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14. PEOPLE vs. PEPINO G.R. No.

174471 January 12, 2016


Edward Tan of Kilton Motors Corp was kidnapped by the group of Pepino. The kidnappers
called Edward’s father and demanded a P40 million ransom for his release but negotiated and
agreed to a P700,000 ransom. Subsequently Edward was release. After 5 months, the NBI
informed Edward that they had apprehended the suspects, and invited him to identify them
from a line-up consisting of seven apprehended persons: five males and 2 females. Edward
positively identified Pepino, Gomez and one Mario Galgo. The wife also identified Pepino.

The prosecution charged Preciosa Gomez, Jerry Pepino, Reynaldo Pepino, Jessie Pepino, George
Curvera, Boy Lanyujan, Luisito "Tata" Adulfo, Henriso Batijon (a.k.a. Dodoy Batijon), Nerio Alameda,
and an alias Wilan Tan with kidnapping for ransom and serious illegal detention before the Regional
Trial Court (RTC), Branch 259, Paranaque City.15 Reynaldo was subsequently discharged after
reinvestigation. Only Pepino, Gomez, and Batijon were arraigned; their other co-accused
remained at large.

RTC convicted Pepino and Gomez of kidnapping and serious illegal detention and sentenced
them to suffer the death penalty and acquitted Batijon for insufficiency of evidence.

The R TC further ruled that the accused were already estopped from questioning the validity of their
arrest after they entered their respective pleas.

The case was automatically elevated to this Court in view of the death penalty that the R TC
imposed but was referred the case to the CA for intermediate review. The Court of Appeals affirmed
the RTC decision.

The CA held that Pepino and Gomez were deemed to have waived any objection to the illegality of
their arrests when they did not move to quash the information before entering their plea, and when
they participated at the trial.

While the case was under review by the Supreme Court, Pepino filed an urgent motion to withdraw
his appeal, which the Court granted.17 Only Gomez's appeal is now pending before us.





We point out at the outset that Gomez did not question before arraignment the legality of her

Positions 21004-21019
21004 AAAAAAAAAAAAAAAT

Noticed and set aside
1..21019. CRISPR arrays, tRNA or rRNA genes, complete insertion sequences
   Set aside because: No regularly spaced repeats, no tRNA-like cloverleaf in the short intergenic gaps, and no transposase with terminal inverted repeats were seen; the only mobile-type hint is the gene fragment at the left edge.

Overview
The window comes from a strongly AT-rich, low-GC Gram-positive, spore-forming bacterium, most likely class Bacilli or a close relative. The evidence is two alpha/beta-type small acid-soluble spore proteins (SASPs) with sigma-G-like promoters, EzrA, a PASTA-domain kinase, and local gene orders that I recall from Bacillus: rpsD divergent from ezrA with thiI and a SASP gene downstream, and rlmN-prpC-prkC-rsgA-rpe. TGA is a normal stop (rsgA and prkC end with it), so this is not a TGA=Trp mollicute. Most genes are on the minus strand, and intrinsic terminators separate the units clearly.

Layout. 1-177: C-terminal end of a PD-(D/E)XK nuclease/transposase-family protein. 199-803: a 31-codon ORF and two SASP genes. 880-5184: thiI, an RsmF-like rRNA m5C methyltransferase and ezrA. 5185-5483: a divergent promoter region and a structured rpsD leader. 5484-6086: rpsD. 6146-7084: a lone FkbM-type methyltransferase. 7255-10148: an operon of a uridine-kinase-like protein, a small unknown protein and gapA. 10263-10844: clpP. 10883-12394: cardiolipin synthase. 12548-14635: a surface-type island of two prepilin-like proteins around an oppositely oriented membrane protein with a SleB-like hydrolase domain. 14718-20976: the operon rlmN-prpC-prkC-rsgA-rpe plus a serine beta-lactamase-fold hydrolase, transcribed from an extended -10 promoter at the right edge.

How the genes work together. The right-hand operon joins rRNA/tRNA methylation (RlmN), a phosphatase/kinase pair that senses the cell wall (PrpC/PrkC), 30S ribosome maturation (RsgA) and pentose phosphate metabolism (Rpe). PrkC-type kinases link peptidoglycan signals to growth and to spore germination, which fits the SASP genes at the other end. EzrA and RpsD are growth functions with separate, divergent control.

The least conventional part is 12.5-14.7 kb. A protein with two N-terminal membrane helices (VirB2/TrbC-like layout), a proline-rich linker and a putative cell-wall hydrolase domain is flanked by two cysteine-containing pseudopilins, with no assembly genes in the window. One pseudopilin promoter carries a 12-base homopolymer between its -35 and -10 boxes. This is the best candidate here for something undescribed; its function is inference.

warrantless arrest or the acquisition of RTC's jurisdiction over her person.

It is settled that [a]ny objection to the procedure followed in the matter of the acquisition by a court of
jurisdiction over the person of the accused must be opportunely raised before he enters his plea;
otherwise, the objection is deemed waived.21 As we held in People v. Samson:22

[A ]ppellant is now estopped from questioning any defect in the manner of his arrest as he failed to
move for the quashing of the information before the trial court. Consequently, any irregularity
attendant to his arrest was cured when he voluntarily submitted himself to the jurisdiction of the trial
court by entering a plea of "not guilty" and by participating in the trial.23

At any rate, the illegal arrest of an accused is not sufficient cause for setting aside a valid judgment
rendered upon a sufficient complaint after a trial free from error. Simply put, the illegality of the
warrantless arrest cannot deprive the State of its right to prosecute the guilty when all other facts on
record point to their culpability. It is much too late in the day to complain about the warrantless arrest
after a valid information had been filed, the accused had been arraigned, the trial had commenced
and had been completed, and a judgment of conviction had been rendered against her.24